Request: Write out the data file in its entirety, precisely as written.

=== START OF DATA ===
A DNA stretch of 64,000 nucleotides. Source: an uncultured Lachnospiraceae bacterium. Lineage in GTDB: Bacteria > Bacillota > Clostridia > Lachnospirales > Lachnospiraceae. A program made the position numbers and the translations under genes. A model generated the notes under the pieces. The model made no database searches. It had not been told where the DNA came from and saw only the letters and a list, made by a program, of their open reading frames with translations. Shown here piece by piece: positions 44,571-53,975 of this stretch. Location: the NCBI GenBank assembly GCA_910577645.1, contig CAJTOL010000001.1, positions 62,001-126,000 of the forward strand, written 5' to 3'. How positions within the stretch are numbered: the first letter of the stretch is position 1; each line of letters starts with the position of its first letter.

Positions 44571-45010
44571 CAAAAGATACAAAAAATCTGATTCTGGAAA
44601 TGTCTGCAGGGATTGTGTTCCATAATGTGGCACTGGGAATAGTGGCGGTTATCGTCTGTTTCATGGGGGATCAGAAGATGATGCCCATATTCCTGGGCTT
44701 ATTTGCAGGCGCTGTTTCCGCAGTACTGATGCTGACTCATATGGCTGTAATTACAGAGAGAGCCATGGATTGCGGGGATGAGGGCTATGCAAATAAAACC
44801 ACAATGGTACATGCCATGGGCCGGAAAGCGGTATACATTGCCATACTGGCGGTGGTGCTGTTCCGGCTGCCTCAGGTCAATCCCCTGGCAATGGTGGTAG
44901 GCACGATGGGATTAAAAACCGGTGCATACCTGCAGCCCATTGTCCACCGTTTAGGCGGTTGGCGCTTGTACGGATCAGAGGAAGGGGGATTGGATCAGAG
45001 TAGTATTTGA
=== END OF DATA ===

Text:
A DNA stretch of 64,000 nucleotides. Source: an uncultured Lachnospiraceae bacterium. Lineage in GTDB: Bacteria > Bacillota > Clostridia > Lachnospirales > Lachnospiraceae. A program made the position numbers and the translations under genes. A model generated the notes under the pieces. The model made no database searches. It had not been told where the DNA came from and saw only the letters and a list, made by a program, of their open reading frames with translations. Shown here piece by piece: positions 44,571-53,975 of this stretch. Location: the NCBI GenBank assembly GCA_910577645.1, contig CAJTOL010000001.1, positions 62,001-126,000 of the forward strand, written 5' to 3'. How positions within the stretch are numbered: the first letter of the stretch is position 1; each line of letters starts with the position of its first letter.

Positions 44571-45010
44571 CAAAAGATACAAAAAATCTGATTCTGGAAA
44601 TGTCTGCAGGGATTGTGTTCCATAATGTGGCACTGGGAATAGTGGCGGTTATCGTCTGTTTCATGGGGGATCAGAAGATGATGCCCATATTCCTGGGCTT
44701 ATTTGCAGGCGCTGTTTCCGCAGTACTGATGCTGACTCATATGGCTGTAATTACAGAGAGAGCCATGGATTGCGGGGATGAGGGCTATGCAAATAAAACC
44801 ACAATGGTACATGCCATGGGCCGGAAAGCGGTATACATTGCCATACTGGCGGTGGTGCTGTTCCGGCTGCCTCAGGTCAATCCCCTGGCAATGGTGGTAG
44901 GCACGATGGGATTAAAAACCGGTGCATACCTGCAGCCCATTGTCCACCGTTTAGGCGGTTGGCGCTTGTACGGATCAGAGGAAGGGGGATTGGATCAGAG
45001 TAGTATTTGA